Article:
The prevalence of intestinal cryptosporidiosis among immunocompromised Iraqi patients including malignancy, receiving corticosteroid drugs, sicklers or protein-malnutrition is reviewed. The prevalence is also reviewed in relation to age and sex. Cryptosporidiosis is quite common in Iraq and it is considered as a public health problem among immunocompromised individuals. The combination between formalin-ether sedimentation plus modified cold Ziehl-Neelsen stain methods has been regarded with high sensitivity and specificity. The highest isolation rate for Cryptosporidium oocysts was observed during rainy winter season. Keywords: Cryptosporidiosis, Immunocompromisedpatients, Iraq, Sickle-cell anemia, Protein malnutrition.
15 patients had underlying disease, including he- matologic neoplasm, such as Hodgkin's disease, chronic hepatitis, diabetes mellitus, acquired immunodeficiency syndrome (AIDS), tuberculosis and immunosuppression due to kidney transplantation. Herpes zoster infection was severe in all cases and the involved sites included the maxillary nerve in eleven, mandibular nerve in eighteen, ophthalmic and maxillary nerve in one, and maxillary and mandibular nerve in two patients. Maxil- lary and mandibular alveolar bone necrosis appeared 9- 150 days (with a mean of 30 days) after the onset of herpes zoster. Thirteen patients required extraction a few teeth, while the others required extensive tooth ex- traction. The teeth in the affected segment spontaneous- ly exfoliated 9-150 days after infection with HZ in some cases [1-9].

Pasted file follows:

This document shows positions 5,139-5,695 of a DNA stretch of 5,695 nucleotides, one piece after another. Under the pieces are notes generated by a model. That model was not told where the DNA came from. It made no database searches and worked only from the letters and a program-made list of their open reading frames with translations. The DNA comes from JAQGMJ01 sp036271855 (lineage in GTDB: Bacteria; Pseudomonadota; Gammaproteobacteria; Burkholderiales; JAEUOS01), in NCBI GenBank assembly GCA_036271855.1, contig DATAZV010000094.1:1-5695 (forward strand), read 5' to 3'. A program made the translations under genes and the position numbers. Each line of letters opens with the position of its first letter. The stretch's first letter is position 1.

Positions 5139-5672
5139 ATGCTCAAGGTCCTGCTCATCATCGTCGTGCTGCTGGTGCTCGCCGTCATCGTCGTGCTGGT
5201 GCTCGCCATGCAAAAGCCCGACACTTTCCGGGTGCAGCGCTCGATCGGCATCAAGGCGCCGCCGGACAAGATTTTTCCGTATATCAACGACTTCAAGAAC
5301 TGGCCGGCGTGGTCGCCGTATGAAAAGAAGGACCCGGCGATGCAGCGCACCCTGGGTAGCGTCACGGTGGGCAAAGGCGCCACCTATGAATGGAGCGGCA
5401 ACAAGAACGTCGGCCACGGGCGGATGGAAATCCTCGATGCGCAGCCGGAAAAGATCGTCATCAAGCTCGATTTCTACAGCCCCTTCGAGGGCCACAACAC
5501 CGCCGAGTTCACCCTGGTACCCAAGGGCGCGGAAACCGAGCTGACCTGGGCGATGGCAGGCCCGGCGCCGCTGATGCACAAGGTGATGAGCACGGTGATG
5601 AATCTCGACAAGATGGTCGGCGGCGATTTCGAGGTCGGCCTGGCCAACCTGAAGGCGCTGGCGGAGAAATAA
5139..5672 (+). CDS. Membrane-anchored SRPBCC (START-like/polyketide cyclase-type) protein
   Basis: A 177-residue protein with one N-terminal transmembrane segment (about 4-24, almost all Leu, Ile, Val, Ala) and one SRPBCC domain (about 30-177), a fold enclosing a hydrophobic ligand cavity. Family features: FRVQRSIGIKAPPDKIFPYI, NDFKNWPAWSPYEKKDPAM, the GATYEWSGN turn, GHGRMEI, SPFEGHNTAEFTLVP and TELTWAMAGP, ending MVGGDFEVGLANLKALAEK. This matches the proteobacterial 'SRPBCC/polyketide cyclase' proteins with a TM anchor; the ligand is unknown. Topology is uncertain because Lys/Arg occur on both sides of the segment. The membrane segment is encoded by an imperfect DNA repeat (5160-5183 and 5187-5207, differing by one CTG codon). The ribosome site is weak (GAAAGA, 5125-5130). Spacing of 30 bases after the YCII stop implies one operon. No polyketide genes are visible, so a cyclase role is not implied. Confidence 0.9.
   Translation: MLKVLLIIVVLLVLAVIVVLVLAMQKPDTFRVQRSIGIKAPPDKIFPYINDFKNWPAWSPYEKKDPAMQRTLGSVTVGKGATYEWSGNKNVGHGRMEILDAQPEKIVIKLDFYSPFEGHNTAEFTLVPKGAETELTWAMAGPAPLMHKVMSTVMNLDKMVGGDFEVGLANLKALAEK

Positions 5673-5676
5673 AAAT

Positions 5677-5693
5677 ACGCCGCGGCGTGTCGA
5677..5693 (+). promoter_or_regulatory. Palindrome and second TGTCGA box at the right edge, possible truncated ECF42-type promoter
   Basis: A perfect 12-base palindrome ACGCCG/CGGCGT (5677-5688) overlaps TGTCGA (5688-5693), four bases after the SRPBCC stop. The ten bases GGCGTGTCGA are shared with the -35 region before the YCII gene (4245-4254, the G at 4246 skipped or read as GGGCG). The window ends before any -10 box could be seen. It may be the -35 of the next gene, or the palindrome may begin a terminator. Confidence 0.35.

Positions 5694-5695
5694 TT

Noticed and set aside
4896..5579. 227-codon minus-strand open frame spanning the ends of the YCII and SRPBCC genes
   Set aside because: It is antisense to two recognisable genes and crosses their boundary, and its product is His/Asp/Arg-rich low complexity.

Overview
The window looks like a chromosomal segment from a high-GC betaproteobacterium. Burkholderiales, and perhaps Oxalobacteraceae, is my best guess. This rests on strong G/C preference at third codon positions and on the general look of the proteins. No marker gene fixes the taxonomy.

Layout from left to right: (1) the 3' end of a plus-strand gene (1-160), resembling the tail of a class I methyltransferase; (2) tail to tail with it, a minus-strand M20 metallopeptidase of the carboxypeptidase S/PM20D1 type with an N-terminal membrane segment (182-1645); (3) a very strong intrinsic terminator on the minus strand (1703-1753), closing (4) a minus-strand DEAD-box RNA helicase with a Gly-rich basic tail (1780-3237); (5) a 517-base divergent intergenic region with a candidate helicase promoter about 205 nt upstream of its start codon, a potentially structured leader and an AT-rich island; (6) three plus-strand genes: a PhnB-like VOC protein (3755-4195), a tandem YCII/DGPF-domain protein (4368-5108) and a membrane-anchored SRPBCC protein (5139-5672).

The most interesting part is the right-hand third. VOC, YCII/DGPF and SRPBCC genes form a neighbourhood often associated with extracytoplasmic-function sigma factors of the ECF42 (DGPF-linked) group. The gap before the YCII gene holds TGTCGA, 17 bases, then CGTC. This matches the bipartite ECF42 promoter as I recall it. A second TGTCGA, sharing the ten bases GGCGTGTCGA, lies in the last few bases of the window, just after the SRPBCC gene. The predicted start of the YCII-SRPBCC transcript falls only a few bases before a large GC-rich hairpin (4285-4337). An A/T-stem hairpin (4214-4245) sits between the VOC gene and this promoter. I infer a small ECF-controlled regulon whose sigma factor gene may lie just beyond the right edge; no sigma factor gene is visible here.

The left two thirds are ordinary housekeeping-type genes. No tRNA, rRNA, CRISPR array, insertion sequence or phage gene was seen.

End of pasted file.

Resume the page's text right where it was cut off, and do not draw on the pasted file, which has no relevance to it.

Because scientific doubts were repeatedly expressed on this topic, this study was conducted with constant attention to any source of contamination; this went as far as performing the BDV-infected C6 cell cultures in a level 3 containment labo- ratory otherwise dedicated to HIV culture diagnostic proce- dures and located in a building distant from the laboratory where patients samples were analyzed. Negative controls in- cluded “RT-minus,” RT-PCR MV and VSV because of the structural similarities among Mononegavirales, and none were positive. In addition, sequencing of our PCR products never indicated any contamination with the plasmid used as a posi- tive control. On the other hand, the RT-nested PCR technique used in this study was reasonably sensitive, since it allowed the detection of 0.075 in vitro-infected cell (such cells were shown to contain approximately 0.0008 infectious BDV each ) or 1,000 copies of the RNA-transcribed plasmid. mRNAs of the first gene to be transcribed, p40, represent most of the viral RNA species present in infected cells and were therefore cho- sen as the main RT-nested PCR target. Finally, hybridization of the amplified DNA fragments enhanced the specificity of the detection because a specific probe was used.